The table proved invaluable now, for as the enemy made a fresh attack,swarming up the broken ladder, shots were delivered steadily, and theblows struck by the savage wretches fell vainly upon the stout, hardwood.

  Three men fell headlong, but their places were taken directly by others,who were maddened by disappointment, and made the table quiver with theblows they managed to strike with the clumsy axes and swords they bore,till the sharp crack of one of the revolvers tumbled the savage wretchesback upon their comrades below, who uttered a chorus of savage yells andthreats at every fresh mishap.

  But still they came on, till after four final discharges there was asharp, cracking sound below; glass had evidently been shivered in one ofthe lower windows, and a rush of flame illumined the smoke that nowfloated up thickly, while for the first time the besieged had a view oftheir fierce enemies who paused from their attack and stood backwatching the progress of the mischief they had done.

  "Don't show yourselves in the light, either of you," said Uncle Jeff,doing at once that which he had forbidden.

  "Then don't you!" cried Stan's father. "Keep back, man--keep back!"

  "Directly, old fellow," said his brother. "I only want to see what theyare about to do next. They're busy about something."

  "I can see," cried Stan excitedly from where he crouched with one eyeover the edge of the table. "They're carrying the men who have fallenaway out of the light."

  "What!" cried Uncle Jeff. "Why, so they are--thirty of them at least,hard at work. Well, they have some humanity in them after all."

  "It's almost too good to be true, Jeff," said Stan's father, "but Ibelieve they are giving us up for a bad job."

  "You're right, Oliver," was the excited reply. "That's it; they find ustoo hard nuts to crack."

  "They feel that the fire will bring help, and that it is time to be off.Come and help to remove the barricade; we must escape before the firetakes a firmer hold."

  "Wait a moment, both of you," cried Uncle Jeff. "Yes. Hurrah in awhisper. Don't shout. It's all right; they are making off, and we aresaved."

  "You forget the fire, Jeff," said Stanley's father sadly.

  "Not I. Let's hurry down and see what mischief has been done."

  "No, no," cried Stan excitedly as the glow from beneath increased; "theyare coming back again."

  "What!" cried Uncle Jeff. "No, you are wrong this time; it is a freshmob from the busy part of the town, coming to see what plunder they canget from the fire."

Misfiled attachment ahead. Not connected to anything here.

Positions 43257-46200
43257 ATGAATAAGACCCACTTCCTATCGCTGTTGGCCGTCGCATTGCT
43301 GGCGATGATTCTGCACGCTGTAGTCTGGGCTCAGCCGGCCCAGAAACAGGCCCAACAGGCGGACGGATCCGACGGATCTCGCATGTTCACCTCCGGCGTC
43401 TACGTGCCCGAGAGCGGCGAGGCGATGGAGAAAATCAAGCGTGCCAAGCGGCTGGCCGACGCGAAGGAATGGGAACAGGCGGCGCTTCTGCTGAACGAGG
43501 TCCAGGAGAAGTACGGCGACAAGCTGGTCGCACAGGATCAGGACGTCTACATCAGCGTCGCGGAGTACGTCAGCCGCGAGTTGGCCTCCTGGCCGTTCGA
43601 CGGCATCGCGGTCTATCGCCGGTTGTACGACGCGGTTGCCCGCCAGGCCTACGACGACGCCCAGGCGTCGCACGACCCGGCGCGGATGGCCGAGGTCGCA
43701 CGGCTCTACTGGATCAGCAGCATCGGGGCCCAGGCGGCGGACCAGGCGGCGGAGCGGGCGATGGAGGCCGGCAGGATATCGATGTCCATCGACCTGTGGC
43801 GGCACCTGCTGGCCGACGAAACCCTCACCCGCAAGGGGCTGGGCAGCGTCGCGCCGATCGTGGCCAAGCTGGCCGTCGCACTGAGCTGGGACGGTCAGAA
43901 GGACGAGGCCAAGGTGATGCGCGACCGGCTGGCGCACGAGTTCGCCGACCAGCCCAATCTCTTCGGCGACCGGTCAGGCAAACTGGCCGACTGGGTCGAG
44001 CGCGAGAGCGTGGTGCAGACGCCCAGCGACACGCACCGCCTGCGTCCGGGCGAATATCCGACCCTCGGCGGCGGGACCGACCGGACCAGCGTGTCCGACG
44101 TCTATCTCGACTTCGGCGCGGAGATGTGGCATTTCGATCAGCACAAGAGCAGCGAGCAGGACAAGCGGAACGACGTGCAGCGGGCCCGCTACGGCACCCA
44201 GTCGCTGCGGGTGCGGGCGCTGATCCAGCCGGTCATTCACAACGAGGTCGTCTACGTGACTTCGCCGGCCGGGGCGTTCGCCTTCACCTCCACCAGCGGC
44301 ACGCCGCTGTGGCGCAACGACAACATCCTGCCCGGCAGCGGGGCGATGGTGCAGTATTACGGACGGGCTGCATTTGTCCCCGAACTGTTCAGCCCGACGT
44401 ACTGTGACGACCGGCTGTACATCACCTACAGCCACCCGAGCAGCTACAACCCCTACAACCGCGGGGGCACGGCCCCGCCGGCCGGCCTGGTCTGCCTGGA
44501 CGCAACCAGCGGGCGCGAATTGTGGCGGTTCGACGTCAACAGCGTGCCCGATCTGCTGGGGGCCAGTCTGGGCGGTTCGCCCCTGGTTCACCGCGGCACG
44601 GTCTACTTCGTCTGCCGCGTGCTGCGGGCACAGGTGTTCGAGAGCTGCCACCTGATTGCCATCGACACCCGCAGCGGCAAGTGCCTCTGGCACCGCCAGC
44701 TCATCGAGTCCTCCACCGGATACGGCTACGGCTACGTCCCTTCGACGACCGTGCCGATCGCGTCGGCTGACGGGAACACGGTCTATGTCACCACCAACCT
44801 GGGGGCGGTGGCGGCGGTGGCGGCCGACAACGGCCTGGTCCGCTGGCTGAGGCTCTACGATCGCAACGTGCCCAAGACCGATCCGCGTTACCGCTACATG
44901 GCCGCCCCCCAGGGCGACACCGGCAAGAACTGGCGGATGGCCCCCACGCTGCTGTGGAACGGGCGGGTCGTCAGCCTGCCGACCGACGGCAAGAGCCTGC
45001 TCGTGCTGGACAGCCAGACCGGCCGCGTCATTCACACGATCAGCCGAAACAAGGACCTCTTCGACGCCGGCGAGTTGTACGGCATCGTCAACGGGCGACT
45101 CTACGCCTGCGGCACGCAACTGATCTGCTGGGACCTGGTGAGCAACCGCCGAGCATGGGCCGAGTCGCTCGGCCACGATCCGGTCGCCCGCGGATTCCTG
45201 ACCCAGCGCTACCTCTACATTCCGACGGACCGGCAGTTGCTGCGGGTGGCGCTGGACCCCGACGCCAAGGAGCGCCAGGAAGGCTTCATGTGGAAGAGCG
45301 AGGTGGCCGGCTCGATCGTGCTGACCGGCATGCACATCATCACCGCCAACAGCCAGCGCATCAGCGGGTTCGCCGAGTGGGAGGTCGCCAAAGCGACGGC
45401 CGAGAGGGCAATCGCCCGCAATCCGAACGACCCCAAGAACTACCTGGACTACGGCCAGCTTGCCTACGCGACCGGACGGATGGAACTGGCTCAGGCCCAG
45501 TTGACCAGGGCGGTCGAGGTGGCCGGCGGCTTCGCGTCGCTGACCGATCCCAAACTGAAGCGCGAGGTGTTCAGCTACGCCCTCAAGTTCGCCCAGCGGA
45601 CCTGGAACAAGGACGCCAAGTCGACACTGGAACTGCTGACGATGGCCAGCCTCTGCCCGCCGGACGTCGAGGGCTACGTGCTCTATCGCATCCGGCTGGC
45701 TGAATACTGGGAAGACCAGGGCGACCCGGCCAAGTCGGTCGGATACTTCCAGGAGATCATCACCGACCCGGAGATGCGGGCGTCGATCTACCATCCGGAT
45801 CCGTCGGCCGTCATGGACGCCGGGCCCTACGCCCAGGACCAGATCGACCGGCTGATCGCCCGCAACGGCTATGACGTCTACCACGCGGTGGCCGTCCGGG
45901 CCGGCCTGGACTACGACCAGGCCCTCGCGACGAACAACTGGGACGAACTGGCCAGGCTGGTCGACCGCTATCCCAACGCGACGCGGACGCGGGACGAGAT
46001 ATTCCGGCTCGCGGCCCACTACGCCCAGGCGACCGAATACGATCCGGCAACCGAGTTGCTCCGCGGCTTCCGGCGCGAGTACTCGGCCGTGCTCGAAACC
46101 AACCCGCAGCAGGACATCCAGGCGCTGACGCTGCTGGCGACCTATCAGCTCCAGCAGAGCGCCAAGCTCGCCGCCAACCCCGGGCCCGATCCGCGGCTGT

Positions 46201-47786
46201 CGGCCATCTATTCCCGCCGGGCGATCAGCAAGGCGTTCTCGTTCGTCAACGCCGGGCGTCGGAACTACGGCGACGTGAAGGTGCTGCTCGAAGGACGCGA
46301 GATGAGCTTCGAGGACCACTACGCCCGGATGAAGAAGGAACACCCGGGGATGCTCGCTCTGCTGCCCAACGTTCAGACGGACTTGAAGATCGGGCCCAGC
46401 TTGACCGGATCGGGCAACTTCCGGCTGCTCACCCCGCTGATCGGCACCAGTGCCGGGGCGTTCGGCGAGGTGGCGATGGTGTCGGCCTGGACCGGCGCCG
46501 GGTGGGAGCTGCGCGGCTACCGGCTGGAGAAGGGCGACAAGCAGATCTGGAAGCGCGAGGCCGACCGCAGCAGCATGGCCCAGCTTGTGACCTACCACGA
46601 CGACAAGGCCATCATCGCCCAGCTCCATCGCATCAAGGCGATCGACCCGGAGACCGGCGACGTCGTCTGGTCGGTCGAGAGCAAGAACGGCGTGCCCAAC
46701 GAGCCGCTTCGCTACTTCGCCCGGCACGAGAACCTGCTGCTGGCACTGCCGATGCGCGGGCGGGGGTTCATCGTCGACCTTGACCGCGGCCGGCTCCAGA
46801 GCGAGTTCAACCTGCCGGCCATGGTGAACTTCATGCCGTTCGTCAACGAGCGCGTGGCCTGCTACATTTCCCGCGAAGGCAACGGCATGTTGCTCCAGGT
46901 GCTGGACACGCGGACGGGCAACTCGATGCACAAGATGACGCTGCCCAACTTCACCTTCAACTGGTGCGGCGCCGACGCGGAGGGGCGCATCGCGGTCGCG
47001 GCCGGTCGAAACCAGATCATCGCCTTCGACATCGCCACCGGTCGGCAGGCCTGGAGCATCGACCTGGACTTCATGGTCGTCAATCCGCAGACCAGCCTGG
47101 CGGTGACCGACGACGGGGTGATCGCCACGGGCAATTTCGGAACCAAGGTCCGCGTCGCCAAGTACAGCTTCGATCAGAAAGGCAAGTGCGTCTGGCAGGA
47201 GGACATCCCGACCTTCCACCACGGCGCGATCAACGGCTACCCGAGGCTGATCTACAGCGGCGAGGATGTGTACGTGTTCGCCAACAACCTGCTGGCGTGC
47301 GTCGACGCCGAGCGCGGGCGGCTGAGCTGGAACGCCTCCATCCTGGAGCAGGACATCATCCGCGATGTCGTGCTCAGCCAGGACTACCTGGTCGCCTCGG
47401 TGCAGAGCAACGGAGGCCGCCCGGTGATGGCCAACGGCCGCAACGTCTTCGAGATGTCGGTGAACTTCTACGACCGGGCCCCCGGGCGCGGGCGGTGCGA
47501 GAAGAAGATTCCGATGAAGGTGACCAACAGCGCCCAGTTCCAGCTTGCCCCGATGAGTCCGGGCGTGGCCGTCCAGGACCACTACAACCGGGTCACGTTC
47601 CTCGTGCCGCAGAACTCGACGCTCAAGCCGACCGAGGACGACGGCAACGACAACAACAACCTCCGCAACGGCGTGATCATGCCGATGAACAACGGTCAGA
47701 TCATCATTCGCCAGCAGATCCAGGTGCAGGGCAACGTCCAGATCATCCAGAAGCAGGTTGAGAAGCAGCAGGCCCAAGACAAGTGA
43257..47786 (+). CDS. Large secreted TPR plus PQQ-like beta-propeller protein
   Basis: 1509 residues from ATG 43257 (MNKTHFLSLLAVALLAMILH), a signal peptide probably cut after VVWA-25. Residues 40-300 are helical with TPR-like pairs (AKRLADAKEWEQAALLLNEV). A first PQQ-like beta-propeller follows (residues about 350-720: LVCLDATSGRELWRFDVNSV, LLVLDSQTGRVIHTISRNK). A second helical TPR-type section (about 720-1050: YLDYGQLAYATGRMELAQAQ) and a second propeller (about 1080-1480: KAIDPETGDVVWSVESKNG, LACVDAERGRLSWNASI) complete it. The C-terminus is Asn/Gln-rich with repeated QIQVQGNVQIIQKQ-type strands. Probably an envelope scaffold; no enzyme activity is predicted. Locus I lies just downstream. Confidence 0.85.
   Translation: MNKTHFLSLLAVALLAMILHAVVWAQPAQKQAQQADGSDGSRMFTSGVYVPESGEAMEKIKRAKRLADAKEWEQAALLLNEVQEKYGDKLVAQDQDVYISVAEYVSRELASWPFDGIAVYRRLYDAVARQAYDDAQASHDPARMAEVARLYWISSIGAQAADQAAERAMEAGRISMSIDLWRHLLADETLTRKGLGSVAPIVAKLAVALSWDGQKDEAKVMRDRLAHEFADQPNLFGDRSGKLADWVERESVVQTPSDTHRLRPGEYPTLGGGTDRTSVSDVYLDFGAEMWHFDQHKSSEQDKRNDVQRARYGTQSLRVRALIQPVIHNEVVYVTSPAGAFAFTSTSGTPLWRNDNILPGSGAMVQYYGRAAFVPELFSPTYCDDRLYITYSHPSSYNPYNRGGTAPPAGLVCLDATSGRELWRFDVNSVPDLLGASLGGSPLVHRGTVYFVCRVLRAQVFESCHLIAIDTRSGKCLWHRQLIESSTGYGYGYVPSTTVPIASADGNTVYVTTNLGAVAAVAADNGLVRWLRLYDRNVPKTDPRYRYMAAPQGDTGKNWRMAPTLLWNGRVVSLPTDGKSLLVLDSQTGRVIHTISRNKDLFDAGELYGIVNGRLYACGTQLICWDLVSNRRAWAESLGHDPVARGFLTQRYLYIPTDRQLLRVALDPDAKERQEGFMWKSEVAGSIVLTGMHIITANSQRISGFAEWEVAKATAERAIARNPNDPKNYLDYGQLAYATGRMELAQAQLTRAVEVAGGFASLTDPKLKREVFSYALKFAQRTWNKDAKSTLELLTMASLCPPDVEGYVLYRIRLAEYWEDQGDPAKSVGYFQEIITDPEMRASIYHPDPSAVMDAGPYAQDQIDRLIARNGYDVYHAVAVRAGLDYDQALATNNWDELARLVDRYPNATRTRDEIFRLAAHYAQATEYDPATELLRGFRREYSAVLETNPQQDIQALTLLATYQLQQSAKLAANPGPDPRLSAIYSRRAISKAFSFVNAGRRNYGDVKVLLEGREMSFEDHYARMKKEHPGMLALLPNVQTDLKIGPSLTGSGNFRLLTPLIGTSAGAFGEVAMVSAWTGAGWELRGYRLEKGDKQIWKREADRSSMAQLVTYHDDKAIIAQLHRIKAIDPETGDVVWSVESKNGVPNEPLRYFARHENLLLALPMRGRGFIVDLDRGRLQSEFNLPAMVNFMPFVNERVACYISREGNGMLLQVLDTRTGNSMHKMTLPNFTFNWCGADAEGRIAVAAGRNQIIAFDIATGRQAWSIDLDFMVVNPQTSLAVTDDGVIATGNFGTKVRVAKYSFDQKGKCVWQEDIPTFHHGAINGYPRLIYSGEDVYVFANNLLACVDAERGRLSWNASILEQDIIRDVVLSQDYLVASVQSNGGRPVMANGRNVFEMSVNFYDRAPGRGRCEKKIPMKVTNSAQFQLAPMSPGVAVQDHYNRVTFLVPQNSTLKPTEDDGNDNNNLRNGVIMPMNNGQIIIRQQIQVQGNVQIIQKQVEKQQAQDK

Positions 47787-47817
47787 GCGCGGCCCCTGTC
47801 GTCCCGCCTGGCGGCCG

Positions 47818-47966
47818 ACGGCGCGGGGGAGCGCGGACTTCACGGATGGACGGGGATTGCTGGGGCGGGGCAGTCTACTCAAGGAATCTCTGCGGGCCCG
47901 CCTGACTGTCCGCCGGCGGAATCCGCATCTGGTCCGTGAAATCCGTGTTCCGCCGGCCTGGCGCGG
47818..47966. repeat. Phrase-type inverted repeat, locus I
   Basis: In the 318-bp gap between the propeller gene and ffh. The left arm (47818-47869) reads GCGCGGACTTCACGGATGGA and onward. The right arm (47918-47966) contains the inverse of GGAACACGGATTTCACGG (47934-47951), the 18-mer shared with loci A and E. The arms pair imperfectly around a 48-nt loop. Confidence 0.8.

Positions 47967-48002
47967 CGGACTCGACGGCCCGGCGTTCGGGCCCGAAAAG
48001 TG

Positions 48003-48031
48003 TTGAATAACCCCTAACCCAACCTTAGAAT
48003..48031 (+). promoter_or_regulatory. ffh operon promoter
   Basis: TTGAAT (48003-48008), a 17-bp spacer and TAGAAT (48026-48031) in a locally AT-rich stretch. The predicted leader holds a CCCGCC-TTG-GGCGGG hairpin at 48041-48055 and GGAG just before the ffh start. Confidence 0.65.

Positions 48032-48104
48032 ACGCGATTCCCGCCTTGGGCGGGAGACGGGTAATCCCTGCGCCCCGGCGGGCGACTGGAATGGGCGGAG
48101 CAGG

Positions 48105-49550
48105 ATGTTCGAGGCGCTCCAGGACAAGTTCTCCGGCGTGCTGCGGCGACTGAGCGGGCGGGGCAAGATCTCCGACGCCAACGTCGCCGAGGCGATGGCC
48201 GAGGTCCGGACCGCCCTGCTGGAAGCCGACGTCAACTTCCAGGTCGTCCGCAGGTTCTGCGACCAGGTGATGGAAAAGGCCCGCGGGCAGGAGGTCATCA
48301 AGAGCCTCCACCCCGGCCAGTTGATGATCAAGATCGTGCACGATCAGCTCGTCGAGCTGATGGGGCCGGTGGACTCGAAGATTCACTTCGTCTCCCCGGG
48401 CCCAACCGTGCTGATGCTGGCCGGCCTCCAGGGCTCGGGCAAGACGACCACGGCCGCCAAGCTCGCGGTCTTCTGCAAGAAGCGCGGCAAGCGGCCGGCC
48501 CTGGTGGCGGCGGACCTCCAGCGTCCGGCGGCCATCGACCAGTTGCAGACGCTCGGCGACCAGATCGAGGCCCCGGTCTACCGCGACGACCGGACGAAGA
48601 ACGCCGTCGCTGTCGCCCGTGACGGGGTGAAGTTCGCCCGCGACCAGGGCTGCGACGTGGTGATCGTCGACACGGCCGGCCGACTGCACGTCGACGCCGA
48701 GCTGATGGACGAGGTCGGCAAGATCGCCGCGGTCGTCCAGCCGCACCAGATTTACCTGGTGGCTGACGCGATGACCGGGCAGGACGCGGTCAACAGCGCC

"Yes, I think you're right," said Stanley's father--"come to see ourruin."

  "Who's that talking about ruin?" said Uncle Jeff scornfully as, withStan's help, he took down the barricade and unfastened bar and bolt."Let's see what mischief the fire has done before we talk of that."

  "Think of saving our lives," said Stan's father excitedly. "Never mindthe rest."

  "But I do mind the rest," cried Uncle Jeff. "Come along, Stan. Neversay die! I don't believe the fire has had time to take much hold."

  "What are you going to do?" cried Stan's father.

  "Make a dash for the outer office, where the buckets hang. They're allfull."

  "For heaven's sake take care! Don't run any risks."

  Uncle Jeff did not seem
to hear him, but ran down the stairs, to findthe lobby full of smoke. His first act was to dash out the panes ofglass in a fanlight to admit the fresh air, while directly after hethrew open the door, whose fastenings Stan had by his instructionsloosened.

  "Keep back," cried Stan's father; "it is madness."

  "Bah!" said Uncle Jeff, who had a better view of the state of affairs."Take a long breath and follow me."

  In his excitement Stan had just one glimpse of the office interior,where towards the window a great bonfire-like heap was blazing away,licking the side about the opening, and forming a column of fire andsmoke which went wreathing and darting out, many-tongued, to rise highin the night air, spreading out towards the wharf, and making the waterof the river beyond gleam, while a busy hum of many voices greeted themfrom beyond the flame and smoke.

  "We can do nothing, Jeff," cried Stan's father; "only escape for ourlives. It is madness to try and do anything."

  "Then let's be mad, old fellow.--Bah! Nonsense! The draught carriesall the fire from us, and we can breathe easily. Rouse up, man!"

  "I am roused up," cried Stan's father angrily; "but I must think of myboy."

  "Don't!" roared Uncle Jeff; "he's big enough to think for himself.--Now,Stan, out through this door and get a bucket of water. Do as I do.--Come on, Oliver."

  "But the ceiling's catching. The place will be all in flames directly."

  "Of course it will if we stand still and watch it. Come on."